BoJo Says ‘Not Government’s Job to Fix All of UK’s Problems,' Told by BBC Journo to ‘Stop Talking’

© REUTERS / TOBY MELVILLEBritain's Prime Minister Boris Johnson gestures as he speaks during a news conference with Britain's Chancellor of the Exchequer Rishi Sunak and Britain's Health Secretary Sajid Javid (not pictured) in Downing Street, in London, Britain, September 7, 2021
Britain's Prime Minister Boris Johnson gestures as he speaks during a news conference with Britain's Chancellor of the Exchequer Rishi Sunak and Britain's Health Secretary Sajid Javid (not pictured) in Downing Street, in London, Britain, September 7, 2021 - Sputnik International, 1920, 05.10.2021
Britons are facing a perfect storm of an economic crisis caused by a dramatic spike in utilities rates, the lingering impact of Covid, a shortage of fuel for motorists at the pumps, and the prospect of food shortages running through the holiday season thanks to disruptions caused by an insufficient number of drivers for heavy goods vehicles.
Prime Minister Boris Johnson has shocked some of his constituents after denying that the UK was in the depths of a major crisis and saying that it wasn’t his government’s job to fix all of the nation’s ills.
“It’s not the job of government to come in and try and fix every problem in business and industry. We have fantastic supply chains in this country, we have fantastic supply chains, fantastic logistics. There is a problem of demand as I explained to you,” Johnson said in a testy interview with GB News on Tuesday.
The prime minister blamed the country’s shortage of heavy good vehicle (HGV) drivers on a culture of low wages and poor working conditions in the industry, and stressed that it was up to employers to improve conditions in the sector.
In a separate interview with the BBC Radio 4, BoJo offered a different explanation for problems with the country’s supply chains, suggesting that they are a sign of an economic upturn.
“The supply chain problem is caused very largely by the strength of the economic recovery. What you will see is brilliant logistic experts in our supermarket chains, in our food processing industry, getting to grips with it, finding the staff that they need, we will help them in any way that we can,” the prime minister said.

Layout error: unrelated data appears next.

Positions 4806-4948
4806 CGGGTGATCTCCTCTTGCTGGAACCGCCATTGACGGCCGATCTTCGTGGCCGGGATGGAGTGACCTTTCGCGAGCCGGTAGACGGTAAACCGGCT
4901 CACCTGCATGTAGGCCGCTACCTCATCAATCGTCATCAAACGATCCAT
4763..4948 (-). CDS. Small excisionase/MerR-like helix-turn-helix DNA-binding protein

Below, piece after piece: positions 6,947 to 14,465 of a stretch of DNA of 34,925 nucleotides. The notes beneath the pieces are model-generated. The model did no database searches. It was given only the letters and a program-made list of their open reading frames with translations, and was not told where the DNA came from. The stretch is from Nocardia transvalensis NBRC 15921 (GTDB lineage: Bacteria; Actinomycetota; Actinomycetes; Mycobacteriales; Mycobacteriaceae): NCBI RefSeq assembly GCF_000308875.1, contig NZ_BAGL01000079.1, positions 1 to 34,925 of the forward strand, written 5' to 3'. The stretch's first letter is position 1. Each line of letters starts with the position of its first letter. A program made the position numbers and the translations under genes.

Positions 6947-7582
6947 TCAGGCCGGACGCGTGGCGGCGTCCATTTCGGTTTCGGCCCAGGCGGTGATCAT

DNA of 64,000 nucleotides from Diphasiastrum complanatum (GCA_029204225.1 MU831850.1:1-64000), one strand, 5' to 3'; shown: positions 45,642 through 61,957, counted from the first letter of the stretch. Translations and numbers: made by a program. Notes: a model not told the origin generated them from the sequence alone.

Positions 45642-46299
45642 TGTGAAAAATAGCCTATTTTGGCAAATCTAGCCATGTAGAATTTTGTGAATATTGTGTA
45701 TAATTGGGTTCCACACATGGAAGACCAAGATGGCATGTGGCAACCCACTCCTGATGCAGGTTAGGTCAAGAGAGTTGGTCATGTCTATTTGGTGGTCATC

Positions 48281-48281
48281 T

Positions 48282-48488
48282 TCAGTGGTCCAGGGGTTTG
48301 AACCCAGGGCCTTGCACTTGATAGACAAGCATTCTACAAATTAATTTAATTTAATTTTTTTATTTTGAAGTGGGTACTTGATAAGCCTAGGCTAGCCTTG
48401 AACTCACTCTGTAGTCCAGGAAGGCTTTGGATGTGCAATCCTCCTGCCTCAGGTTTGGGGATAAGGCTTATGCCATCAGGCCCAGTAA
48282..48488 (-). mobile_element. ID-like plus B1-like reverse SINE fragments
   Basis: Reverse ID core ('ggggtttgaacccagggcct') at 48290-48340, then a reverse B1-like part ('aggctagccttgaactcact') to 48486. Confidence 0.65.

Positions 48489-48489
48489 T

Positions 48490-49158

The PM went on to blame a “global shortage” of qualified drivers for the supply problems facing the food and fuel industries, saying businesses have provided the government with just 127 names to fill the 5,000 work visas promised by No.10 to try and patch the driver shortage. The Department of Transport clarified that the 127 visas granted included 27 for tanker truck drivers and 100 for food cargo haulers.
Johnson’s interview with Radio 4 included a surly exchange with presenter Nick Robinson, who asked the prime minister to “stop talking” after he repeated over and over again his position on lorry driver shortage issue.
“Prime Minister, stop talking. We are gonna have questions and answers, not where you merely talk if you wouldn’t mind,” Robinson asked. An offended Johnson quipped toward the end of the interview that he thought it was “very kind of you to let me talk, I thought that was the point of inviting me on your show, but anyway, lovely to see you.”
During Tuesday’s media blitz, the prime minister also assured Britons that he was not worried by the prospect of inflation eating away at their savings, suggesting that “people have been worried about inflation for a long time and it hasn’t materialised.” Pressed on the matter, Johnson offered a somewhat nonsensical, incomplete sentence of a response, saying “that supply will be encouraged, and we want to encourage people to invest in.”
He also addressed the motor fuel shortages, stressing that “this has overwhelmingly been a problem of demand, not supply.” The response was consistent with his other comments in recent days by Johnson and other government officials blaming panic buying by the public for the ongoing shortages at the pumps.
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Pressed on the recent spike in utility bills affecting millions of Britons due to rising natural gas prices across the continent and the bankruptcy up of over a dozen smaller energy resellers, Johnson promised that the government would “fix” the problem over the long term “by making investments in renewable power that we can rely on in this country.”
On Monday, Johnson told businesses that it would be up to them to prevent potential food shortages at Christmas, and insisted that the holidays this year would still be better than last year, when many parts of the country faced tough Covid-related lockdowns.
Johnson’s media interviews come against the background of the ongoing Conservative Party conference in Manchester.
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